What better time than the New Year to reflect on the ups and downs of the last twelve months? Hopefully, there are many achievements and great memories to look back on, but we probably also have a few regrets and some instances where we could have done better.
So, with that in mind, it’s time to set ourselves a resolution or some targets so that when the next year is over we can hopefully look back on our last lap of the sun with a greater sense of accomplishment and joy.
Or maybe not – we all strive for improvement but often ask more of our future selves than we can deliver. Some resolutions seem simple on New Year’s Eve, but when you’re back to the daily grind of the real world you realise life just gets in the way. At least you won’t be alone, an estimated 80% of New Year’s resolutions fail by February.
Mechanical designers will likely know this feeling. The demands of the job leave little time for work outside of finishing the current project. That nagging to-do list of tasks you wish you could get to only seems to get longer.
So, here are our top 5 New Year’s resolutions mechanical designers hope they will fulfil but know they probably won’t. Whether you are a seasoned mechanical designer, in your first job or a student new to the field hopefully you will relate to some of our choices.
1. Research new technologies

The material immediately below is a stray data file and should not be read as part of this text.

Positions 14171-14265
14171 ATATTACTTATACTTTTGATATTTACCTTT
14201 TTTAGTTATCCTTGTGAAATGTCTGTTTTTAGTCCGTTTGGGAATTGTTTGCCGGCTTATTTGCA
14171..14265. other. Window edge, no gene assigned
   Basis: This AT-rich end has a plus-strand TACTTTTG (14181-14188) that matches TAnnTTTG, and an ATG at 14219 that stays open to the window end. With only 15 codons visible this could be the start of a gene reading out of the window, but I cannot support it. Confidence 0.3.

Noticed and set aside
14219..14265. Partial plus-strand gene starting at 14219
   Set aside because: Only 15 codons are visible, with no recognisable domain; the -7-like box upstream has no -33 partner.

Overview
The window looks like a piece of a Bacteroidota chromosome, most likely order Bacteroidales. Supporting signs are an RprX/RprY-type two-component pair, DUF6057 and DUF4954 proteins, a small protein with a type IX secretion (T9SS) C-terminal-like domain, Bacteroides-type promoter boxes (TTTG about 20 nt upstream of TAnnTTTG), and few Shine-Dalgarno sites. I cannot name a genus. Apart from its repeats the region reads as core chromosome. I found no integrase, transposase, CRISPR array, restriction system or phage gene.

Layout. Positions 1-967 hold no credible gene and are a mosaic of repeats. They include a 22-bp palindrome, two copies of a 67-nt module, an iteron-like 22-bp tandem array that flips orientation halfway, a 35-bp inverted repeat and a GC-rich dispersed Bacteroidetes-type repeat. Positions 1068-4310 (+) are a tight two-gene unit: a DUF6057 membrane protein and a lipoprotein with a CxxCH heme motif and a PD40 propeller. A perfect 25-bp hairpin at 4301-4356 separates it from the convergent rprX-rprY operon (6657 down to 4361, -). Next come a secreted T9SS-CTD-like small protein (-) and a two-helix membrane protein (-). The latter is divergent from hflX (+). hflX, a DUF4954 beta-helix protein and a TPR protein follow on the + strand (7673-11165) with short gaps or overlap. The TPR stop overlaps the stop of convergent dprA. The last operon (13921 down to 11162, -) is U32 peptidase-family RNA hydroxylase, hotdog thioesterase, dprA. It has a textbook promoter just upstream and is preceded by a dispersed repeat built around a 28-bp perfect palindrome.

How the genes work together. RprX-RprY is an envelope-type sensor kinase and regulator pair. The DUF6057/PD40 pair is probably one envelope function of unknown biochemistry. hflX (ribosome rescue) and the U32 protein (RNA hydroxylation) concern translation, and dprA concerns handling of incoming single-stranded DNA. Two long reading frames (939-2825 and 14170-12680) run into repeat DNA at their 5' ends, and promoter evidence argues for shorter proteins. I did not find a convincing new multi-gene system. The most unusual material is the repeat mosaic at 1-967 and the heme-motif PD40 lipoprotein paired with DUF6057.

2. Learn that new software
On a similar theme, most mechanical designers will have some new software they have been meaning to learn or at least investigate further. You’ve heard about the new features it has and all the potential benefits it offers. Perhaps the latest generative design application has caught your eye.
3. Assess past projects
Looking back at previous projects is a great way to determine how to go about future projects. It can also be interesting to check how the work you’ve done in the past is performing now.
When it comes down to it though, the next deadline is always the most important. Make a habit of remembering all the important details from that past project that may be relevant to this one and learn from both successes and failures.
4. Automate the tedious admin
No one enjoys doing tedious, repetitive admin processes, but they need to be done. We’ve all dreamed of spending an afternoon writing a script to automate a process that will save us time in the future.
But say we spend time writing a Python script to archive our documents properly, we might finally have to settle on a convention for properly identifying our file names and, hey presto, we’ve got a system that kind of works.
5. Have more fun
Gotta try it. Surely this one can’t fail? Good luck in 2020!